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The Kesling Pocket Adder

The Kes-Add Precision Pocket Adder

The Kesling Pocket Adder
Newspaper and Magazine Articles

The Kesling Pocket Adder

The Kesling Pocket Adder, or The Kes-Add Precision Pocket Adder, is a simple 4-digit counter which was made in the USA from about 1954.

The Kesling Pocket Adder, in sleeve
The Kesling Pocket Adder, with sleeve
The Kesling Pocket Adder
The Kesling Pocket Adder, rear

This is the instruction leaflet that comes with the machine.

The Kesling Pocket Adder, instruction folded
The Kesling Pocket Adder, instruction front
The Kesling Pocket Adder, instruction back
The Kesling Pocket Adder, instruction front
The Kesling Pocket Adder, instruction back

There are four number wheels which the user can adjust using the stylus provided with the machine. The bottom of each wheel is exposed showing a single digit. Most of the rest of the wheel is covered except for a circular slot through which you can see part of the wheel that has holes for the tip of the stylus. The numbers 1 to 9 are printed around the outside of each slot. To add a number, enter the digits one at a time simply by putting the stylus in the hole next to the digit you want to add and turning the wheel clockwise until the stylus hits the end of the slot. When a wheel is turned from 9 to 0, a carry to the next wheel is performed automatically.

Subtraction is almost the same as addition. Around the inside of the slot the digits 1-9 are printed again in a smaller font and in the opposite order compared to those on the outside. These are used in subtraction. Simply put the stylus next to the digit you want to subtract and move the wheel anticlockwise until the end of the slot. It will automatically borrow from the next higher digit whenever a wheel goes below 0 to become 9.

There is no clearing mechanism. To clear, you have to subtract the value of each digit so that it becomes 0. To help with this, there is an X marked on each wheel and you simply put your stylus to the right of it and move anticlockwise. The X will be hidden just past the end of the slot when a wheel displays zero.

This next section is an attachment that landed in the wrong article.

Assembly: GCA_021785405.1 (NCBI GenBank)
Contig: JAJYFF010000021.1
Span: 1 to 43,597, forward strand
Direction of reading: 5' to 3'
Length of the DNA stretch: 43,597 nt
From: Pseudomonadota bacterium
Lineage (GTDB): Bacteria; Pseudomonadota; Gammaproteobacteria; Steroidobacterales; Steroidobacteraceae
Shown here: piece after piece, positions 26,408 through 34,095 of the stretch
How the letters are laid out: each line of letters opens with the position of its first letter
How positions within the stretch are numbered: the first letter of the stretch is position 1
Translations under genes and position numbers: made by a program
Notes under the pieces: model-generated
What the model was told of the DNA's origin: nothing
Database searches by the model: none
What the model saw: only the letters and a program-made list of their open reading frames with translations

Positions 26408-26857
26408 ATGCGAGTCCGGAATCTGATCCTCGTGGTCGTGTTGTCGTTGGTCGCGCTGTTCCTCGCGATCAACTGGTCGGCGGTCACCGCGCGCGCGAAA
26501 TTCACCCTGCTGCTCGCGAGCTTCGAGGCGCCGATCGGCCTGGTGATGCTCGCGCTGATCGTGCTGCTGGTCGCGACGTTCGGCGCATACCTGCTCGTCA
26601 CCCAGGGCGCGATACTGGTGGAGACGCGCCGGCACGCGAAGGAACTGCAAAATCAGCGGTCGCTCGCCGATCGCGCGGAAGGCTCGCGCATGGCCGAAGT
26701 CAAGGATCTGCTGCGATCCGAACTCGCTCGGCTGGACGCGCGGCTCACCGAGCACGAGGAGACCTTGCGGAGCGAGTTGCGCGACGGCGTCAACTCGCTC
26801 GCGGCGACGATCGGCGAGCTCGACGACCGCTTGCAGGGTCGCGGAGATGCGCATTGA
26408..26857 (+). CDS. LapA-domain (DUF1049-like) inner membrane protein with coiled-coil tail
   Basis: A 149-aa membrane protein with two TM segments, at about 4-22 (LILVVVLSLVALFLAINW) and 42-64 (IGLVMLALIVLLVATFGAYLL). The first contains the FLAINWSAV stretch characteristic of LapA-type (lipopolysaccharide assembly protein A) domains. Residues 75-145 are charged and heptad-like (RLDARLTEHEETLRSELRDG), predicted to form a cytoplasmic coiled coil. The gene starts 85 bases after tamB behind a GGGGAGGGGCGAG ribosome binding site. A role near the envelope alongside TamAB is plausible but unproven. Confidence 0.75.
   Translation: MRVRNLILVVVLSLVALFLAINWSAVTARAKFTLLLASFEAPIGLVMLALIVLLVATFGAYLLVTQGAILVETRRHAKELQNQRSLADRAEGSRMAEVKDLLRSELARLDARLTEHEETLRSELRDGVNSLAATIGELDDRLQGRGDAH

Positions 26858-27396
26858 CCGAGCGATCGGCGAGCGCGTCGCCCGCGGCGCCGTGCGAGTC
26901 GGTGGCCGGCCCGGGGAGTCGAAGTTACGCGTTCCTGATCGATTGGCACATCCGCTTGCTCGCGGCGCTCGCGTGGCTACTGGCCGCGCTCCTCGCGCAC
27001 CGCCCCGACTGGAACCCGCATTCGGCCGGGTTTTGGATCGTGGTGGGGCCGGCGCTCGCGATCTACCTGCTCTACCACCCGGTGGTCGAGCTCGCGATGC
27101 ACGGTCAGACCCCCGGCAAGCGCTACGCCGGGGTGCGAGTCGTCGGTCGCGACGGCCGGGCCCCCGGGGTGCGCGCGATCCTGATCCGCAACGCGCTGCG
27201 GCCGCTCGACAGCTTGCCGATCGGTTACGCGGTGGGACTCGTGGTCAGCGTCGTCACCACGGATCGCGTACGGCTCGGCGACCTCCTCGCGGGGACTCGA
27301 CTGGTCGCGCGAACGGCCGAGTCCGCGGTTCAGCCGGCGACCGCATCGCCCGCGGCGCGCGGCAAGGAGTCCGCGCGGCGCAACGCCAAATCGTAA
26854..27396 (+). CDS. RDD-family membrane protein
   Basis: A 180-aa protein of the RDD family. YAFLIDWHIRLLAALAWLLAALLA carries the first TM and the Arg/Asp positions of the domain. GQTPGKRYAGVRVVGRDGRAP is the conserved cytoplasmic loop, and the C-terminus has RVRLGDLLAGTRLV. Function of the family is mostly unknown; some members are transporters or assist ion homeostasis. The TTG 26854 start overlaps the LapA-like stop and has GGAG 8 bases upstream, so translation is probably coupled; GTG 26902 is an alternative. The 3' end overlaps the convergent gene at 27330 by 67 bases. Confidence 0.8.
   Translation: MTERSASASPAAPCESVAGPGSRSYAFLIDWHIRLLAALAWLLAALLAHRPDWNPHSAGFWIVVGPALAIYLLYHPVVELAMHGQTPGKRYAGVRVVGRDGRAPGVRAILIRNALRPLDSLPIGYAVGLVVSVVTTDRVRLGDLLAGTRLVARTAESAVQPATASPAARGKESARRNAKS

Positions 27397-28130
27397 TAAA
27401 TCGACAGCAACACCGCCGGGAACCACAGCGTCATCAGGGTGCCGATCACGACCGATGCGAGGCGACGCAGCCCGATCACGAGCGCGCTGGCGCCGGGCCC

The mechanism is very simple. There are the four visible number wheels, and between them are three gears that provide the carry mechanism. All the number wheels are actually tilted slightly to the left, so that they interact with the carry wheel that lies behind the number wheel to the left. The only other internal moving part is a frame-like piece pulled against the number wheels by a metal spring, and this provides an alignment mechanism. The reason that the alignment is performed by a single piece is not merely for simplicity. Using separate parts with springs for each wheel would make it much harder to perform a carry from 9999 to 10000 as the stylus would have to push back four springs instead of just one.

It was designed by Elmer G. Kesling in the mid 1940s. Mine comes in a plastic sleeve, with an instruction leaflet, though they were also sold in hard plastic cases. The front of the adder has "KES-ADD" printed on it. The rear says "Kesling Pocket Adder, St Louis, Mo." and a patent number. The instruction leaflet says it is distributed exclusively by the Hart Vance Company, St Louis.


Newspaper and Magazine Articles

Here are some articles about Elmer G. Kesling (1881-1961). He was a dentist and an inventor. Most of the articles are about him winning a court case against General Motors which had used his patented assisted gear shift (US 2,052,573, 1936) in 2 million Chevrolets since 1938.

1946-07-13 Sweetwater Reporter (Texas)
1948-04-23 The Courier-Mail (Brisbane)
1948-05-17 Breckenridge American (Texas)
1948-05-17 LIFE p54
1948-07-31 The World's News (Sydney)
1954 Consumers' Research Annual Cumulative Bulletin p158
1956 Popular Gardening Vol 7
1961-03-17 Royal Centre Record (Indiana)
1943-05-14 The Twice A Week Dunklin Democrat (Kennett Missouri)
1946-06-10 St Louis Post Dispatch (Missouri)
1946-06-11 St Louis Post Dispatch (Missouri)
1946-06-12 St Louis Globe Democrat (Missouri)
1946-06-23 St Louis Post Dispatch (Missouri)
1947-12-17 St Louis Post Dispatch (Missouri)
1947-12-18 The Kansas City Star (Missouri)
1948-04-15 St Louis Post Dispatch (Missouri)
1948-04-16 St Louis Post Dispatch (Missouri)
1948-04-25 The Star Press (Indiana)
1948-13-16 St Louis Post Dispatch (Missouri)
1961-03-12 St Louis Post Dispatch (Missouri)


1954-04-26 Chicago Tribune (Illinois)
1954-05-16 The Los Angeles Times (California)
1954-08-08 The Gazette (Cedar Rapids Iowa)
1954-08-09 Fort Worth Star Telegram (Texas)
1954-09-05 The Gazette (Cedar Rapids Iowa)
1954-09-19 St Louis Post Dispatch (Missouri)
1954-11-07 St Louis Post Dispatch (Missouri)
1954-12-06 St Louis Post Dispatch (Missouri)
1955-03-01 St Louis Post Dispatch (Missouri)
1955-03-23 Dayton Daily News (Ohio)
1955-03-28 The Kansas City Star (Missouri)
1955-04-01 The Indianapolis Star (Indiana)
1955-04-10 The Des Moines Register
1955-04-10 The Philadelphia Inquirer (Pennsylvania)
1955-06-08 Pittsburgh Sun Telegraph (Pennsylvania)
1955-06-12 The Cincinnati Enquirer (Ohio)
1955-11-06 St Louis Post Dispatch (Missouri)
1955-11-20 Daily News (New York)
1956-02-24 The Indianapolis Star (Indiana)
1956-05-03 The Birmingham News (Alabama)
1956-11-25 The Lexington Herald (Kentucky)


PatentFiling datePublish dateNameDescription
US 2,450,66822-05-194405-10-1948Elmer G. KeslingCalculator
US 2,935,25726-01-195503-05-1960Elmer G. KeslingReleasable Restraining Device For Rotatable Parts Of Calculators


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